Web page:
The death toll from malaria in Rwanda has fallen by 55 percent since 2000, according to a World Health Organization (WHO) malaria report, released on Tuesday.
The report indicates that Rwanda is among only eight African countries with more than 50 percent reduction of malaria cases, admissions in hospitals and deaths over the past decade.
“The report is a compilation of data on malaria as of December, 2010, although it is called the World Malaria Report 2011,” said Dr Corine Karema, the Director General of the Malaria Unit at Rwanda Biomedical Center.
“It ranks Rwanda among the best performing three African countries with the biggest reductions of malaria cases and deaths since 2000, along Senegal and Eritrea”.
The WHO impact assessment shows that Rwanda has reduced malaria cases by 65 percent.
She largely attributed the country’s progress to the high coverage of long-lasting insecticide-treated mosquito bed nets.
Dr Karema noted that part of Rwanda’s success is derived from the government’s commitment to ensuring universal health insurance (Mutuelle de Sante) and community-based Artemisinin-based Combination Therapy (ACT).
The WHO report referred to the Demographic Health Survey of 2008 to conclude that Rwanda’s long-lasting insecticide-treated nets (LLINs) coverage stood at 56%, while by 2010, the coverage had increased to 82% of household, the official added.
Meanwhile, the report indicated that Rwanda needed more investments in malaria control, estimating that US$ 265 million will be needed to sustain the malaria control programme over the next five years.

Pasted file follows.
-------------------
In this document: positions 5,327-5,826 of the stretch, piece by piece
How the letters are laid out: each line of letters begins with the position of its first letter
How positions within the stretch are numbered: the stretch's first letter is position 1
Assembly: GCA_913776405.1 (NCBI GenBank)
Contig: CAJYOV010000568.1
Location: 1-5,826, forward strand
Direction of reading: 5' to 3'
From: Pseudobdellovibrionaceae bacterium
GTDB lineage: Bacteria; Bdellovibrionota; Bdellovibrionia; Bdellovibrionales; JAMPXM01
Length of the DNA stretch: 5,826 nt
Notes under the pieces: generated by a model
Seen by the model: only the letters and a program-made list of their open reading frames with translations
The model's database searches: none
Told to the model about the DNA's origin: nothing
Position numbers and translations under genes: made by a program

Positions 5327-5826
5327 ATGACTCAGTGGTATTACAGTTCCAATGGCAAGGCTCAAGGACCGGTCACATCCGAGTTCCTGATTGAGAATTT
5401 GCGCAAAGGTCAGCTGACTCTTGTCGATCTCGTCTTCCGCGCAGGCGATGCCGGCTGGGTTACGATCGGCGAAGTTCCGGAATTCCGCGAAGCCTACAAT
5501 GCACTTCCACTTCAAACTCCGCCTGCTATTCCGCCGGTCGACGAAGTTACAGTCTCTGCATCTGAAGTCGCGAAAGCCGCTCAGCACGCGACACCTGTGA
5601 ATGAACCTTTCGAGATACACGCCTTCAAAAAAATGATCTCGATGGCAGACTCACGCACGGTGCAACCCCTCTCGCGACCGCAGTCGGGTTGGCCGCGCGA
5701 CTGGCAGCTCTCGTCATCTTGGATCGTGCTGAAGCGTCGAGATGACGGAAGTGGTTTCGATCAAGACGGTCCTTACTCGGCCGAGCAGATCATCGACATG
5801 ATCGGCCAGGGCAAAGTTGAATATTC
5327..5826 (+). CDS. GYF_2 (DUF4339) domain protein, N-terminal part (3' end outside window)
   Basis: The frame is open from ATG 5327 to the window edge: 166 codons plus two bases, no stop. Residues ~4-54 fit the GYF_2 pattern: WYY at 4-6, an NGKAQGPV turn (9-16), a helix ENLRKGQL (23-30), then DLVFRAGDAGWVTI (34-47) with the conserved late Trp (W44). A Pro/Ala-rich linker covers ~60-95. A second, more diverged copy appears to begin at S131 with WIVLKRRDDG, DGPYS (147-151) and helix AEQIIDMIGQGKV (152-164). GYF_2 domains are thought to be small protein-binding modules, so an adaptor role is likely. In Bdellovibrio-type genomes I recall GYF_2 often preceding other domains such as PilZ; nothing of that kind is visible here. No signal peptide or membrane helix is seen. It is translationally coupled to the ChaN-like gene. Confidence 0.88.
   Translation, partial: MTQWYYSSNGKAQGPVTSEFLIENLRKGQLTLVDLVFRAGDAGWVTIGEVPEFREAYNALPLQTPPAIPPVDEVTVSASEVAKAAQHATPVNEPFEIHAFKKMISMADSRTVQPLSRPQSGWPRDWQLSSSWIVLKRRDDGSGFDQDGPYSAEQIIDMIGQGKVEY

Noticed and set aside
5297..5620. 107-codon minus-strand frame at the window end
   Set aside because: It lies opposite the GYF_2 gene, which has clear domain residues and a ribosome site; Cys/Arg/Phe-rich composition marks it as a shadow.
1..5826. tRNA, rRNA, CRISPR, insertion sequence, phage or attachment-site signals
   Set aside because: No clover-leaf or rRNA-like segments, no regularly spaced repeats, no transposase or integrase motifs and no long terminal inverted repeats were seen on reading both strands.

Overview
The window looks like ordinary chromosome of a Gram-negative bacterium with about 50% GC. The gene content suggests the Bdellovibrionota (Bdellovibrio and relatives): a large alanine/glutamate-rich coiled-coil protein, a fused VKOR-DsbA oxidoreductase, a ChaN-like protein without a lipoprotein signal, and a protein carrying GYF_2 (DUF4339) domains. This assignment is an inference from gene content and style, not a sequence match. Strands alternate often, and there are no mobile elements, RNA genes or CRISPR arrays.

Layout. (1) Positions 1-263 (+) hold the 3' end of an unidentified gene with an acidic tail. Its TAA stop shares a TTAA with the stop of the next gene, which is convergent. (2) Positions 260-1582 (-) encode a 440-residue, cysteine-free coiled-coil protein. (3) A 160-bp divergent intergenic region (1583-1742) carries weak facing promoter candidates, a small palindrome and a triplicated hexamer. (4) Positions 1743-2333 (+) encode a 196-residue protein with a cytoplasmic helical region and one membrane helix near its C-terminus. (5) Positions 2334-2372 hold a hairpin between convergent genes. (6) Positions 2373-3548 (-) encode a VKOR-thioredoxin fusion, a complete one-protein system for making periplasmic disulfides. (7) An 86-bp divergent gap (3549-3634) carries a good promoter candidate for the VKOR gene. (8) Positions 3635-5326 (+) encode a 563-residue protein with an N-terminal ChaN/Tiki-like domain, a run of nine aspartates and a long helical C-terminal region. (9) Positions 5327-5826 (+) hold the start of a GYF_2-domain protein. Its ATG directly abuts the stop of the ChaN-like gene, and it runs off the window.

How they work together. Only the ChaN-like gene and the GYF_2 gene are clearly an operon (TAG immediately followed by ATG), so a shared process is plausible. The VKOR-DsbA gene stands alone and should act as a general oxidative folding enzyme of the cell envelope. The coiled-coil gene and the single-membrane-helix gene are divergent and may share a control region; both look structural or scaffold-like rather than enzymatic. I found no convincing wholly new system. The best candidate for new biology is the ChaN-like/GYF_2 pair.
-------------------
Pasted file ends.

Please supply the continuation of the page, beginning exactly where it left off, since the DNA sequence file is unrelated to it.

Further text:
The public health system could avert about US$ 547 million in direct and indirect costs if there was investment of US$ 267 million in preventative measures, it pointed out.
Between 2005 and 2008, the country spent US$ 27 million each year on malaria control; the programme was mainly financed by the Global Fund, the World Bank and WHO. In 2009 the funding increased to US$ 40 million, provided by the Global Fund.
According to the WHO, malaria mortality rates have fallen by more than 25 percent globally since 2000 and by 33 percent in Africa.
However, it warns that a projected shortfall in funding threatens the fragile gains and that the double challenge of emerging drug and insecticide resistance needs to be proactively addressed.
“We are making significant progress in battling a major public health problem. Coverage of at-risk populations with malaria prevention and control measures increased again in 2010, and resulted in a further decline in estimated malaria cases and deaths,” Dr Margaret Chan, WHO Director General, said at the launch of the report.Follow https://twitter.com/EdwinMusoni